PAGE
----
Looking for a new car? You're probably taking a long hard look at window stickers, vetting rides based on their suggested retail prices.
And that's all well and good, but don't forget the costs that follow: according to AAA, the average U.S. car owner now pays $8,946 a year on gas, tires, maintenance, registration fees, financing, and other expenses associated with owning a vehicle.
AAA's figure is based on a midsize sedan traveling an average of 15,000 miles per year. Simple division will tell you that that works out to be 59.6 cents per mile -- up 1.9% over last year. The stats are a little better if you drive a smaller, more fuel-efficient car and you travel fewer miles, but they can be significantly worse if you own a big car and drive farther during the year.
What's going up?
The biggest reason for 2012's increased cost of ownership is -- drumroll, please -- gasoline, which may not reach the price points analysts had feared, but it's still awfully high. Fuel alone has added 14.8% to the average cost of ownership. Tires are up 4.2%, insurance ticked up 3.4%, and maintenance is up slightly, by 0.7%.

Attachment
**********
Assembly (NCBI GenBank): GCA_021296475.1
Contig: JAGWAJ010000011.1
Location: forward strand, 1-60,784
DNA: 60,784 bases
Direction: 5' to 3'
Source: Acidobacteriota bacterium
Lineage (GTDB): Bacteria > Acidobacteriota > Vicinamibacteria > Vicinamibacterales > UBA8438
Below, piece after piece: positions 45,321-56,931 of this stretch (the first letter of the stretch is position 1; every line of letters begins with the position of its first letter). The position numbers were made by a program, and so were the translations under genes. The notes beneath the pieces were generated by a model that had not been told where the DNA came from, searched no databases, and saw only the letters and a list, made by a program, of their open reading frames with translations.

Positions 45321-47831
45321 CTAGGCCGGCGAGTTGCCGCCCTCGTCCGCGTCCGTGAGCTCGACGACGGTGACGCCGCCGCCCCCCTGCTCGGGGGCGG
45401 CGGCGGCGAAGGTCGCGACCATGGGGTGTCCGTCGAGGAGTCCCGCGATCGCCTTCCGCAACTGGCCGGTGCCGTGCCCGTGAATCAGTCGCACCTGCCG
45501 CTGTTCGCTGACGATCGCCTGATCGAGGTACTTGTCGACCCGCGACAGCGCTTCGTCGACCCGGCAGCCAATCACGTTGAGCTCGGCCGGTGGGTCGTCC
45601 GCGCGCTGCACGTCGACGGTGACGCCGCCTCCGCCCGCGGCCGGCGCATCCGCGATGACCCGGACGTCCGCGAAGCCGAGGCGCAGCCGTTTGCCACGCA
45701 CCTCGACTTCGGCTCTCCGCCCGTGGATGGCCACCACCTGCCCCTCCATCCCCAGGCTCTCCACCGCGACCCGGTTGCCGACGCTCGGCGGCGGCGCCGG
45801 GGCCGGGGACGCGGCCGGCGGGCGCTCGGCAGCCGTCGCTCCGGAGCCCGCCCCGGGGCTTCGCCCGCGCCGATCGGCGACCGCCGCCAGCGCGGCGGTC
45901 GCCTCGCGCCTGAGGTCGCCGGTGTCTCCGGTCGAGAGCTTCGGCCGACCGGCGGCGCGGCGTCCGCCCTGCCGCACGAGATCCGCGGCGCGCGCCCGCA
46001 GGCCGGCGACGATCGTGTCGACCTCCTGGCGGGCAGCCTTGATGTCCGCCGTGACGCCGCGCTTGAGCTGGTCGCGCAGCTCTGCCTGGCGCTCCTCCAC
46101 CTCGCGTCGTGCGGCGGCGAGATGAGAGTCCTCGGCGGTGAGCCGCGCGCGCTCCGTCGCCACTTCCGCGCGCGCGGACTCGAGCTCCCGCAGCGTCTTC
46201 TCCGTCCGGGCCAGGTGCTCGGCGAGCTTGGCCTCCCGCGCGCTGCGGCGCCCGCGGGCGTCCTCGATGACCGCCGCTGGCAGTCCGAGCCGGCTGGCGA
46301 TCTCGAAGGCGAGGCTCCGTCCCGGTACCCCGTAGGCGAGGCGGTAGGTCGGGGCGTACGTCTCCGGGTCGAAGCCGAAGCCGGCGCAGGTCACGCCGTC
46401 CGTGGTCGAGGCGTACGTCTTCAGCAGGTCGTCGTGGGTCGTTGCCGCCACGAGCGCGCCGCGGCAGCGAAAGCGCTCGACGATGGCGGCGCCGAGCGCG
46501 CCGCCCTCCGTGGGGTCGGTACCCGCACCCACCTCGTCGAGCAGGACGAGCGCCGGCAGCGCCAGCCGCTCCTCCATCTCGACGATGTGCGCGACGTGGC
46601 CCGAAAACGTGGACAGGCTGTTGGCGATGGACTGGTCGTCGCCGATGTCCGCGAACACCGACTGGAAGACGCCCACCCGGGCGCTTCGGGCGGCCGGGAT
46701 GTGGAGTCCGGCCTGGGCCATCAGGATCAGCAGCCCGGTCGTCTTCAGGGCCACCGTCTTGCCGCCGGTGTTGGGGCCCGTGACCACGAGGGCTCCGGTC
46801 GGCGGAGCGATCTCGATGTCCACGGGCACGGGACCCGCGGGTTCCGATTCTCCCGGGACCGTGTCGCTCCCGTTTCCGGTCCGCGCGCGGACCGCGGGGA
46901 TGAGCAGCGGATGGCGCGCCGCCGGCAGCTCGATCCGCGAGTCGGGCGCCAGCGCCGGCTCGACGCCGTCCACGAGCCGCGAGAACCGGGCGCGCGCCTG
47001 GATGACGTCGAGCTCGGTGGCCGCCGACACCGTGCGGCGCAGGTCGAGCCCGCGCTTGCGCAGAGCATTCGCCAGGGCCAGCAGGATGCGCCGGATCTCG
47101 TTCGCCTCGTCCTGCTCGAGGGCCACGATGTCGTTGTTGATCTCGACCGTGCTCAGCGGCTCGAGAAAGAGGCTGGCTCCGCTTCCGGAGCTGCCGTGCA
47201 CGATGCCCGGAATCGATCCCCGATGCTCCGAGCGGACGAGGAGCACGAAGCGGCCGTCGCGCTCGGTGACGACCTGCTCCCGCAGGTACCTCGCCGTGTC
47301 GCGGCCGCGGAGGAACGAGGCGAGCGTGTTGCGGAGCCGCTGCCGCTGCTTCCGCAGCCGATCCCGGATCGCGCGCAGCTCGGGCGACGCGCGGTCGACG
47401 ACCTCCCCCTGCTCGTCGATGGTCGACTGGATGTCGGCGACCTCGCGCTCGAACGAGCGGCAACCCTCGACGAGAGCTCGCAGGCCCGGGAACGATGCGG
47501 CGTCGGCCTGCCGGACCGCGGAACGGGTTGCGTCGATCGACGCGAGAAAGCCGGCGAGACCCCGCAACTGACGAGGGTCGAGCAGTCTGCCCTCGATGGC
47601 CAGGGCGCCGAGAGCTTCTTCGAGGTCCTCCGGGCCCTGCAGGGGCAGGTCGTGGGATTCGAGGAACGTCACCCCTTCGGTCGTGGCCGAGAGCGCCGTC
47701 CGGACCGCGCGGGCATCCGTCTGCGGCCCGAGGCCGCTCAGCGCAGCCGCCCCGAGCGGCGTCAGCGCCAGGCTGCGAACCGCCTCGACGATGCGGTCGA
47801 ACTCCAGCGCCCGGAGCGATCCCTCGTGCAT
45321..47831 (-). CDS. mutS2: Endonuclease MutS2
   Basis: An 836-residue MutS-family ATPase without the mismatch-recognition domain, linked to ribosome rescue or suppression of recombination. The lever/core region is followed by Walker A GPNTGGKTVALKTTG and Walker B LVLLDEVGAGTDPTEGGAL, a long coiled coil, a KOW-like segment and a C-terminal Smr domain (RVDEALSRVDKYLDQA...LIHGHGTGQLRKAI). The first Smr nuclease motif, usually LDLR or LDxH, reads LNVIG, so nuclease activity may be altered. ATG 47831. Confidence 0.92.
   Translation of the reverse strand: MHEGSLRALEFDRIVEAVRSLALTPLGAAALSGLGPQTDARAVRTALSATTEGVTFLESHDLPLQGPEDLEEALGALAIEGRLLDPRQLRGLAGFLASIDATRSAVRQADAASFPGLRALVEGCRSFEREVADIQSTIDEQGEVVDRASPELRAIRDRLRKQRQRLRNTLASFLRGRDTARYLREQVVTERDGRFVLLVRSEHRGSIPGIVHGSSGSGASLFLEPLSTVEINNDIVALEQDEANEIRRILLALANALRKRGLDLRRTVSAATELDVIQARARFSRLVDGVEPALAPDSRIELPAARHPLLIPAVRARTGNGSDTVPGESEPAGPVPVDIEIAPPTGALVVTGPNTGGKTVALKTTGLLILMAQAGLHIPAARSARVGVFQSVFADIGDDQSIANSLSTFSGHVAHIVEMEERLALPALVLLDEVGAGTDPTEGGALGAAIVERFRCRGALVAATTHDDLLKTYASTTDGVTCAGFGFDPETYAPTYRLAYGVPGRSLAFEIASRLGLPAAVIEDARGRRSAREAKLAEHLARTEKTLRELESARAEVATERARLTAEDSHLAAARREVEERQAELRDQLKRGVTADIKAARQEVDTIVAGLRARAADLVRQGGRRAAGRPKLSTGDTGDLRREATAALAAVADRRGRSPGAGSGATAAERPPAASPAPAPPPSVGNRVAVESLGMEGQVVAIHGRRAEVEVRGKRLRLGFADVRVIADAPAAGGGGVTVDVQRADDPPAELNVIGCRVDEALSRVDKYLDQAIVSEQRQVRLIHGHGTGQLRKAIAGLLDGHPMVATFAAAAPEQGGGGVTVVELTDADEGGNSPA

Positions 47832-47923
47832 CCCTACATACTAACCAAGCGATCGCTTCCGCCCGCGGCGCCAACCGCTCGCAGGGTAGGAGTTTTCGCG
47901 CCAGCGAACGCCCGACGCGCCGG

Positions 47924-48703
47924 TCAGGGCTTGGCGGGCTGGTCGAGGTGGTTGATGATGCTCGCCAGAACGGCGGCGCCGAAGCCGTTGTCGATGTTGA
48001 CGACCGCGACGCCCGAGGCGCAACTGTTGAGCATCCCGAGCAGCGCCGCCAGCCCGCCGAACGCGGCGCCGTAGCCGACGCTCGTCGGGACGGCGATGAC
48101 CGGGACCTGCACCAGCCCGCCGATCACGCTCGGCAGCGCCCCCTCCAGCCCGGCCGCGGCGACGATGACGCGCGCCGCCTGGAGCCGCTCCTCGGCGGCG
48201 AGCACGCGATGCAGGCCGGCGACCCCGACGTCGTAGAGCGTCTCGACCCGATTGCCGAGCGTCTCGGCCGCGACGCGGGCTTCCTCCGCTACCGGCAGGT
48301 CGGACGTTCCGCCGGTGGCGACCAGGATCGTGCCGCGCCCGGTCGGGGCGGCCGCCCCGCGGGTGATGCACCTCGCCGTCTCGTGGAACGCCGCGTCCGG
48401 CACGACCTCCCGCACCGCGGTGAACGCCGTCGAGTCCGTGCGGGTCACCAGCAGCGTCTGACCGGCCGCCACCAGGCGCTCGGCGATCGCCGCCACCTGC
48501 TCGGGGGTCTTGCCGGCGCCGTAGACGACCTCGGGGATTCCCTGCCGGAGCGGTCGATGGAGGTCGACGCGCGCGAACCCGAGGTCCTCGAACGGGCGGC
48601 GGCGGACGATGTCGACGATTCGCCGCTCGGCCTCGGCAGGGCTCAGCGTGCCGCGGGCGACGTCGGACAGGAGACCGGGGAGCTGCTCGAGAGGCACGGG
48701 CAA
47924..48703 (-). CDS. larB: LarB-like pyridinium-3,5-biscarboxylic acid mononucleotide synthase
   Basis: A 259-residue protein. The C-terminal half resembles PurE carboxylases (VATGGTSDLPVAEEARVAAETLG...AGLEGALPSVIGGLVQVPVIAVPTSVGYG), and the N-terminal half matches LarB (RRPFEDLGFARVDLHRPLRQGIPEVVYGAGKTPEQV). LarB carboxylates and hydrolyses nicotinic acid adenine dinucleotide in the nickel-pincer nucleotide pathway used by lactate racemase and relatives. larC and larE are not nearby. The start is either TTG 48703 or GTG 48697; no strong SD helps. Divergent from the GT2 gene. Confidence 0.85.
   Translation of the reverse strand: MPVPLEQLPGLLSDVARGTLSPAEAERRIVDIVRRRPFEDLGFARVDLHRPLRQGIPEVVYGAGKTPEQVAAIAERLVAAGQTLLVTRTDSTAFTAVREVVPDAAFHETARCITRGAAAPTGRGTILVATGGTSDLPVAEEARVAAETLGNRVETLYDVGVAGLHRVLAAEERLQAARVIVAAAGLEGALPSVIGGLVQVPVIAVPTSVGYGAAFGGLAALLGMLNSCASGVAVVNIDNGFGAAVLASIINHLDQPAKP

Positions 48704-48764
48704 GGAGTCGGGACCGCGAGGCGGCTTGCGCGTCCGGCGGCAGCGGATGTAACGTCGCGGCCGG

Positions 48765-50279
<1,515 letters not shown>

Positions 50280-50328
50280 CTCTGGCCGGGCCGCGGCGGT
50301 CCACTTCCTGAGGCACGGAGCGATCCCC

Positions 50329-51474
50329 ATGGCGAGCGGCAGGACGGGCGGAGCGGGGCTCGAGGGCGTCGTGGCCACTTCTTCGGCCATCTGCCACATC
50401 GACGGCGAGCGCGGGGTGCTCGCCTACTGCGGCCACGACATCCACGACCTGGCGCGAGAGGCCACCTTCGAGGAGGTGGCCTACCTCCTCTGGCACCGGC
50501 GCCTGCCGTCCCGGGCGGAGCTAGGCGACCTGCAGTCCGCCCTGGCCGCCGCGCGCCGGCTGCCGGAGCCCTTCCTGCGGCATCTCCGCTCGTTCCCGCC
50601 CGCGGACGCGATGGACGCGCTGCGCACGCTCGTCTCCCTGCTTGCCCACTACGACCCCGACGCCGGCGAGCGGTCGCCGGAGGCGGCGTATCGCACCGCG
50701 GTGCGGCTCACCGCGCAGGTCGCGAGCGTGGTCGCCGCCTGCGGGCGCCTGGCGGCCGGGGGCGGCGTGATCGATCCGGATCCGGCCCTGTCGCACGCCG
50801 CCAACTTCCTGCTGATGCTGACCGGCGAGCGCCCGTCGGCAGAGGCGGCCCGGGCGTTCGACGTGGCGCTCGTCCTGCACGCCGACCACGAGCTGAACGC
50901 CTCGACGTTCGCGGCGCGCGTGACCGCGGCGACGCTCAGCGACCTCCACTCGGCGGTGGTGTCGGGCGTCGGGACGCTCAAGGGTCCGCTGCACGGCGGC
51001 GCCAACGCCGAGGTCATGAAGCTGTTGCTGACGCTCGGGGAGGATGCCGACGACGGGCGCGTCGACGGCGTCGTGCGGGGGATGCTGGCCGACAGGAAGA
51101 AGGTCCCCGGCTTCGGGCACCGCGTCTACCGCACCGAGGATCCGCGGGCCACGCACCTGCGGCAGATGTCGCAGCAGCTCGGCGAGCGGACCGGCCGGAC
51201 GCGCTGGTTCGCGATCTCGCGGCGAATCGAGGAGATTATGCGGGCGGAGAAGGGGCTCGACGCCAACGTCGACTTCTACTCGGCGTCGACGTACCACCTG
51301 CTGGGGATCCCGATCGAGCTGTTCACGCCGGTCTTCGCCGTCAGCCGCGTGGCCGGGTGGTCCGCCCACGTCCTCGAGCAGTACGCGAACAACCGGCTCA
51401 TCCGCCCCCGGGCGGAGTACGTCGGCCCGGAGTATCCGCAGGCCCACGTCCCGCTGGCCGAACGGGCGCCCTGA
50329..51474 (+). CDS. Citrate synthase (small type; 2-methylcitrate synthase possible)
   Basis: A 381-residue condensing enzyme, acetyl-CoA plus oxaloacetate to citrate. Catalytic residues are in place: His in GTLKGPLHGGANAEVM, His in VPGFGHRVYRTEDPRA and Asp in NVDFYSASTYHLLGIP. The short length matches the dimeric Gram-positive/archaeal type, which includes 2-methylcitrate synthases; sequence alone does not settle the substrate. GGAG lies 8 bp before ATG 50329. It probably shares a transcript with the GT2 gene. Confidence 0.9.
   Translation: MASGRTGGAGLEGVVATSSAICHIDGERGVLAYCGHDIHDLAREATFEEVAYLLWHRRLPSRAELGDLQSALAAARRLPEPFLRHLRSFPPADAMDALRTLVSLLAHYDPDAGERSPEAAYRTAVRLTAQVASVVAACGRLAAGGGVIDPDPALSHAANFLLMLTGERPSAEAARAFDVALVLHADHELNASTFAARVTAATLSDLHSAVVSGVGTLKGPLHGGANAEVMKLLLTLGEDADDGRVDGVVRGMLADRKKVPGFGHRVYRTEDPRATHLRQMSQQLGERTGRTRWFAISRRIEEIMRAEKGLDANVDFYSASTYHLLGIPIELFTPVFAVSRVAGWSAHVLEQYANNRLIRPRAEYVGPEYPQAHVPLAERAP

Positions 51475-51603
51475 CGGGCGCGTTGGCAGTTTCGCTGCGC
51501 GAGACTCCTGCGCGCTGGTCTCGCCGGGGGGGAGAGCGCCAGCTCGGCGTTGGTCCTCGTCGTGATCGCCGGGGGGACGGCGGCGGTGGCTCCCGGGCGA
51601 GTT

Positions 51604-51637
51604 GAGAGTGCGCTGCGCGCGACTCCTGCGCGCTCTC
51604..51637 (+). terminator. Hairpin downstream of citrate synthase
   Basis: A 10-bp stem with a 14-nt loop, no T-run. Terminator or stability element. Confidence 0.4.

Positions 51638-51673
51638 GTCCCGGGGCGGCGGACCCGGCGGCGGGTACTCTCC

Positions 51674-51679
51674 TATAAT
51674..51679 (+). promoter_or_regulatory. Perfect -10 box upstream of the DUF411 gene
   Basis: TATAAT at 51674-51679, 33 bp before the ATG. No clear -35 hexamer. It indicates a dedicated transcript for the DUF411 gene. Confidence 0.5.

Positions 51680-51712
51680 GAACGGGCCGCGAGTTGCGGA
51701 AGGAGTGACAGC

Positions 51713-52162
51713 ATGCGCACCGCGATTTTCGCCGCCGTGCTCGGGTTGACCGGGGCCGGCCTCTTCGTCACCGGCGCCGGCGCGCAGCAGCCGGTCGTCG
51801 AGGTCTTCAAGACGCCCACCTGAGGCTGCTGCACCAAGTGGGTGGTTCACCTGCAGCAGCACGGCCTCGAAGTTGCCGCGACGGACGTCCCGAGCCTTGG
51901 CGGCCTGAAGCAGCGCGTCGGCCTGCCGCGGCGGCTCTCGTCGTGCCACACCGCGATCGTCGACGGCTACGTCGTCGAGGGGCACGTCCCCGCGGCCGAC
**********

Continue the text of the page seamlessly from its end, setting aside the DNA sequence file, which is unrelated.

What's going down?
The interesting thing is that depreciation has slowed. People are holding on to their vehicles for much longer these days, and as the turnover rate winds down, there are fewer used cars available -- and those up for grabs come at a premium. As a result, depreciation has slipped 4.9% in the past year. That car in your driveway is a little more valuable than you thought.
Most marketing professors will tell you that buying is an emotional event. It's not based on facts or needs, but on impulses and wants.
Frankly, that's how branding works. A product's brand makes an emotional appeal -- "I'm cheap!", "I'm green!", "I'm luxurious!" -- and that's what makes us buy. Heck, why else would there be a bajillion brands of soap at the grocery store? It's all just soap, y'all.
The same holds true with buying a car. We may spend more time researching a ride since it's such a big-ticket item, but ultimately, we tend to go with our gut.
And that's where we get into trouble. We end up with a car that doesn't suit our needs, and it costs an arm and a leg to keep on the road.
If you're looking for a new set of wheels, we can't dial down the emotional pull of this ride or that one, but we can encourage you to consider the projected annual cost of ownership. Kelley Blue Book posted some of the best vehicles on that front earlier this year. Have a look before signing on the dotted line.